Gurley, Edward Jeremiah (1827–1914)

Type: Biography

Published: 1976

Updated: January 1, 1995

Edward Jeremiah Gurley, lawyer, legislator, and brother of Davis R. Gurley, was born in Franklin County, Alabama, on June 7, 1827. He was graduated from La Grange College, Alabama, in 1845 and received a master's degree in 1846. He read law in Tuscumbia, Alabama, and there married Annie Blocker. They had two daughters. In 1852 they moved to Waco, Texas, where Gurley practiced law with his brother-in-law, Richard F. Blocker. When the Civil War began Gurley raised the Thirtieth Texas Cavalry in McLennan and surrounding counties and led the regiment as colonel in the Indian Territory and Arkansas. After the war he returned to his law practice, which consisted largely of land litigation in McLennan, Falls, and Williamson counties; he also acquired extensive landholdings. He was a member of the Constitutional Convention of 1866 and was elected to the legislature in 1867. His first wife died, and he married Virginia (Jennie) Alexander in 1868. They had one son. In his later years Gurley owned several plantations along the Brazos River; he was president of the Lone Star Cotton Picking Machine Company and of the Collins Company, which owned land in the Mexican coffee region. He died on July 4, 1914.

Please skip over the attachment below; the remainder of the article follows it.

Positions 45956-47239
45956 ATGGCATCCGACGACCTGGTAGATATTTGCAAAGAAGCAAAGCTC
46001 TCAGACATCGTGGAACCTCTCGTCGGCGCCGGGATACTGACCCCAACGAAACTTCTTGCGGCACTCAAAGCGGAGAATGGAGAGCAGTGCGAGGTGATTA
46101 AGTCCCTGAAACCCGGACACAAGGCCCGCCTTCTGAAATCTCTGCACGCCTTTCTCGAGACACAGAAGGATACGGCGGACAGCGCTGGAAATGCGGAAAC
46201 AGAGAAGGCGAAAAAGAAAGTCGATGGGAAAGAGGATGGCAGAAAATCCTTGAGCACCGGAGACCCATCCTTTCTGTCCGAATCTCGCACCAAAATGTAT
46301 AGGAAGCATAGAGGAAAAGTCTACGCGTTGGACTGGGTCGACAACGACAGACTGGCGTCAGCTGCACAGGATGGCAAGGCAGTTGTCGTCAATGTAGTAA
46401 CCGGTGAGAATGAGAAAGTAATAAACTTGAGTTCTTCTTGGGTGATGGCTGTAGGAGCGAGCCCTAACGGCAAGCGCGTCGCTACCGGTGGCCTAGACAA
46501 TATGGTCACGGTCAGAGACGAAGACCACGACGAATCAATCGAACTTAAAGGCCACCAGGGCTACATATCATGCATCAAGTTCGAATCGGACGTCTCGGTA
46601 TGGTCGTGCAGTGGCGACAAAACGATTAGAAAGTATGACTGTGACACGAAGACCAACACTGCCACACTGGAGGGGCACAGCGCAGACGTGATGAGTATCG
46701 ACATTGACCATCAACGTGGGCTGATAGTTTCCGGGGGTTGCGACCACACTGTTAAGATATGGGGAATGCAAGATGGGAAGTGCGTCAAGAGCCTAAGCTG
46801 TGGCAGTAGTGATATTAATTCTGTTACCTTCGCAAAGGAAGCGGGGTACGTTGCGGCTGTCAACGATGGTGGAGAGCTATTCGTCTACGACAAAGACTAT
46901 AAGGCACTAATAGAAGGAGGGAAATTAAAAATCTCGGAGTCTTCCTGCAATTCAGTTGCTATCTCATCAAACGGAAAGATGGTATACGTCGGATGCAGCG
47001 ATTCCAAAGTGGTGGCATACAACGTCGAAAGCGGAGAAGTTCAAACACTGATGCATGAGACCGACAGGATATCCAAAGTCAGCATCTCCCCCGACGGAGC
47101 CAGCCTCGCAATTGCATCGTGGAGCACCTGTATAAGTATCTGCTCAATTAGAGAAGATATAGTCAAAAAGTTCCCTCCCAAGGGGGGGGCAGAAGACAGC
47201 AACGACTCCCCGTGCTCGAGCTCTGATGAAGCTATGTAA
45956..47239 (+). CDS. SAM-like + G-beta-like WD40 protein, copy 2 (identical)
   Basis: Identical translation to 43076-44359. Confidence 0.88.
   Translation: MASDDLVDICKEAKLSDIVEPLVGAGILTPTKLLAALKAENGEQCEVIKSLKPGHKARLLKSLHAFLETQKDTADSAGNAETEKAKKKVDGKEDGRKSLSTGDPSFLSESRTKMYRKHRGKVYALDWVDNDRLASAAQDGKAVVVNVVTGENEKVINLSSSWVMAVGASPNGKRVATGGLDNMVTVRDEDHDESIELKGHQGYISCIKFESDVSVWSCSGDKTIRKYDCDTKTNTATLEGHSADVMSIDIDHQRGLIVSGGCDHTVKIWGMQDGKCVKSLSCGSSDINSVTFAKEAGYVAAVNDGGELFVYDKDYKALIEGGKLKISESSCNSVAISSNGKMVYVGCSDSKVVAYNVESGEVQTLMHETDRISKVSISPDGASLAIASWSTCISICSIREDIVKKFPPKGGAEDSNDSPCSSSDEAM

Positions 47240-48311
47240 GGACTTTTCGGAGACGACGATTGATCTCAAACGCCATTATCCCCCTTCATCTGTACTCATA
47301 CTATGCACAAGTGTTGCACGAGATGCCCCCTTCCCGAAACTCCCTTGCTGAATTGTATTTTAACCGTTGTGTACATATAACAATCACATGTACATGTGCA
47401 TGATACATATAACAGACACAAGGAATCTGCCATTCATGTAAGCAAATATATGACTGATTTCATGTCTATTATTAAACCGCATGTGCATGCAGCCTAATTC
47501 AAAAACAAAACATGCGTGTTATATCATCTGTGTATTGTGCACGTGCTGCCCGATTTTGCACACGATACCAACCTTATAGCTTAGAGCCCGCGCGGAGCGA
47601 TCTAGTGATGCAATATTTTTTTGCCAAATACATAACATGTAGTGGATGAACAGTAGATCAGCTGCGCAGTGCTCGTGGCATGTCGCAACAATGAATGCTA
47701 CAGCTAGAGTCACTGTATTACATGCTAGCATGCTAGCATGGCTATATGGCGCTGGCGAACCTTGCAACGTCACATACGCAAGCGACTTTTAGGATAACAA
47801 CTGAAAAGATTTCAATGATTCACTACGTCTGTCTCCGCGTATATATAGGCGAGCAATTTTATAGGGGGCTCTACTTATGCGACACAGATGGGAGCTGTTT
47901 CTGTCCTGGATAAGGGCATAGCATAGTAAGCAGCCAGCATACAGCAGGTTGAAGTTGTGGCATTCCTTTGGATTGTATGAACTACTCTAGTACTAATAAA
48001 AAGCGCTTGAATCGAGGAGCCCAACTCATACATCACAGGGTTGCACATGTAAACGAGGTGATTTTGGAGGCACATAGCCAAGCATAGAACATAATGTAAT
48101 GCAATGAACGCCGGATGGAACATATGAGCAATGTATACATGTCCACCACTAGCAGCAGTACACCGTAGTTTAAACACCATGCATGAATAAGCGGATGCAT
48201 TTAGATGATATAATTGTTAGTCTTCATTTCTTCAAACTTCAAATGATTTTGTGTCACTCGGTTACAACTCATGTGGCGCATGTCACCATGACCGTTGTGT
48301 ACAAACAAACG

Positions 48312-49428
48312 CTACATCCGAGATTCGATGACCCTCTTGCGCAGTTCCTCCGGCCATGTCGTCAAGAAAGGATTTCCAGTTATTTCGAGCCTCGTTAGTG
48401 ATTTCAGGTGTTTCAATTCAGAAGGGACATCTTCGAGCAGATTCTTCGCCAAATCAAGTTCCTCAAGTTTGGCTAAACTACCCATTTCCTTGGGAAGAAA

H. L. Bentley and Thomas Pilgrim, Texas Legal Directory for 1876–77 (Austin: Democratic Statesman Office, 1877). Biographical Encyclopedia of Texas (New York: Southern, 1880). John M. Kinney, Index to Applications for Texas Confederate Pensions (Austin: Texas State Archives, 1975). A Memorial and Biographical History of McLennan, Falls, Bell, and Coryell Counties (Chicago: Lewis, 1893; rpt., St. Louis: Ingmire, 1984).
  • Law, Law Enforcement, and Outlaws
  • Lawyers
  • General Law
Time Periods:
  • Civil War

The following, adapted from the Chicago Manual of Style, 15th edition, is the preferred citation for this entry.

Anonymous, “Gurley, Edward Jeremiah,” Handbook of Texas Online, accessed July 07, 2022,

Published by the Texas State Historical Association.

January 1, 1995

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